Fred Roberts gave me a photocopy from a book published in America in 1842, A Treatise on Landscape Gardening, by Andrew Jackson Downing. This book, which was hugely influential in its day, put me in my place:

'Another very erroneous practice, of frequent occurrence with planters of little experience in the United States, consists of planting the tree too deep. This is not only visibly contrary to nature, and in violation therefore of correct taste, but it is destructive to the health of the tree, by placing the mass of young roots below the genial influence of the atmosphere. Treated in this manner, trees will frequently struggle against the adverse situation for years, without ever attaining any considerable degree of luxuriance. If we observe a tree growing in a natural state after it has attained some size, we must at once remark that the base of the trunk, or that part nearest the ground, is much larger than the trunk a few inches above, and that in consequence of the development of roots just below this point, the tree appears to stand on a base a little elevated above the level of the ground around it. This gives it an appearance of strength and dignity, and connects it, by a natural transition, with the surface around it. Now a tree, however large, which has been planted too deep presents no appearance of this kind, but rises out of the level ground without any base, in a manner precisely similar to a post. In order to prevent this appearance it is advisable, in planting, to set out the trees on a hillock, a few inches raised above the surface, in order that they may, when the ground settles about them, have a natural appearance to the eye, and that the roots may also be placed in the most favourable condition.'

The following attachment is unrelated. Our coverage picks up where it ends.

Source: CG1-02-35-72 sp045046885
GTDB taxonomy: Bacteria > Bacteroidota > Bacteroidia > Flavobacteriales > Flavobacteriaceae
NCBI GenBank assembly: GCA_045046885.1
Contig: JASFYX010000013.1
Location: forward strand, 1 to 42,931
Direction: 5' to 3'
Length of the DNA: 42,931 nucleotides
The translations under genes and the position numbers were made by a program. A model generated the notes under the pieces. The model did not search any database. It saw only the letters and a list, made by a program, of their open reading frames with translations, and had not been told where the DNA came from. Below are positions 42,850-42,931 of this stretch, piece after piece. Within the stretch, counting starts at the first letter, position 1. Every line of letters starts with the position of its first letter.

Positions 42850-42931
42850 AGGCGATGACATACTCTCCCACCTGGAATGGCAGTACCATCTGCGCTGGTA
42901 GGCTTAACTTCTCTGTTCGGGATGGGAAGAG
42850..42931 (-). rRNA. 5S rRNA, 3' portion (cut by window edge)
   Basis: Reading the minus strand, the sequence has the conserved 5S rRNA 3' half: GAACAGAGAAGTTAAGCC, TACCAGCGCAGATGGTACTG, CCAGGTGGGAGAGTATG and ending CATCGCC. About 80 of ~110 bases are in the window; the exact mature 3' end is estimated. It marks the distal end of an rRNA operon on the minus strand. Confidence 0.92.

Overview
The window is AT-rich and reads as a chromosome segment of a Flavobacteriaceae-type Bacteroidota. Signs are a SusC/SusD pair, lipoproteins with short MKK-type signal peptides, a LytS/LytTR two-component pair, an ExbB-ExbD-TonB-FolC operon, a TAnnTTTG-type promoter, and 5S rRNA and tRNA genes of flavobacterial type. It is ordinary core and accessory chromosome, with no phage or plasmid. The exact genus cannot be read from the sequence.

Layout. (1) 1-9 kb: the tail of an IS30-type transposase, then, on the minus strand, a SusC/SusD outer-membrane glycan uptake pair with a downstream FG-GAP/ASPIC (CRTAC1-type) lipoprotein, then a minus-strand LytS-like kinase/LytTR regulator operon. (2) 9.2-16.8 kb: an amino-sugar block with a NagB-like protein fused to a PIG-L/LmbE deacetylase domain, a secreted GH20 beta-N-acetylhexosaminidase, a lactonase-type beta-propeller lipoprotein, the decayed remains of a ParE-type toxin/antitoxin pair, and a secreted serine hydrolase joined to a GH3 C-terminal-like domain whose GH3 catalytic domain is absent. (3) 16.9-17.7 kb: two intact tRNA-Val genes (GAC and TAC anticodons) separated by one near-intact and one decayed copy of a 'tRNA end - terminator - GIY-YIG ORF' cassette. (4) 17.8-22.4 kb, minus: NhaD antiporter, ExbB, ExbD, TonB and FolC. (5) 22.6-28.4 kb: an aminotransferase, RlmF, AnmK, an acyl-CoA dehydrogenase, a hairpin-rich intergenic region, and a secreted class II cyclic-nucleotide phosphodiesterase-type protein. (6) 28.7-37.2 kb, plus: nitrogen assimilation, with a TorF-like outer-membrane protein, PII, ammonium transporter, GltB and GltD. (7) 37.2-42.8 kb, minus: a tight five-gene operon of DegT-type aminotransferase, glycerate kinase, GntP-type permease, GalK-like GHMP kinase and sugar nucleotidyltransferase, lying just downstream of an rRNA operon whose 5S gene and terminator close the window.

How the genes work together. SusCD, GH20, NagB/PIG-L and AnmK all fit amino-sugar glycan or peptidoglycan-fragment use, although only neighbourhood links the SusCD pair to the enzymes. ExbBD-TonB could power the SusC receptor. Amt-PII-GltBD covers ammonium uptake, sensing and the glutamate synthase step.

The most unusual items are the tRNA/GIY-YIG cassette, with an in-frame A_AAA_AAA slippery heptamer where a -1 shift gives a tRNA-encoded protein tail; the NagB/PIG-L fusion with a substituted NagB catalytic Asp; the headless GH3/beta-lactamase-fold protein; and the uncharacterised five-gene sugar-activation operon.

Few pieces of writing about plants have opened my eyes the way this brief passage did, and it’s as current now as it was then. Walking along O’Connell Street a couple of years ago, I witnessed the root-ball of a lime tree being covered by layer upon layer of soil, sand and gravel, so that the root flare was a foot or eighteen inches below ground level – and this was happening all along the street.

Conversely, a trip out to a place like Powerscourt is a real reminder that somebody, a long time ago, knew their craft; yet we benefit from this now, decades or centuries later. The grace with which a tree hits the ground can be what makes it, and the more so the older the tree becomes.

Recent research into tree planting depth adds scientific and statistical fact to anecdotal evidence. A University of Rhode Island survey found that over 75% of nursery-grown trees had 10 to 30 cm of growing medium above the root flare, and in a separate study at Clemson University in North Carolina, over 50% of the trees [Prunus x yedoensis] planted with the flare at more than 15 cm below soil level had died within two years of transplanting. It should be pointed out that some species are more sensitive to root-flare depth than others.

Girdling and circling roots are also exacerbated by too-deep planting, the effects of which are often only evident many years after planting.

The current trend for planting larger and more mature specimens does not make it easier to plant a tree well. Successive years in the nursery mean that there is constant re-potting or tilling between rows, leading to ever-greater depths of soil build-up on the stem. Furthermore, the bulk of the canopy of a tall, well-fed tree is such that a landscaper’s inclination is to bury the root-ball to increase stability.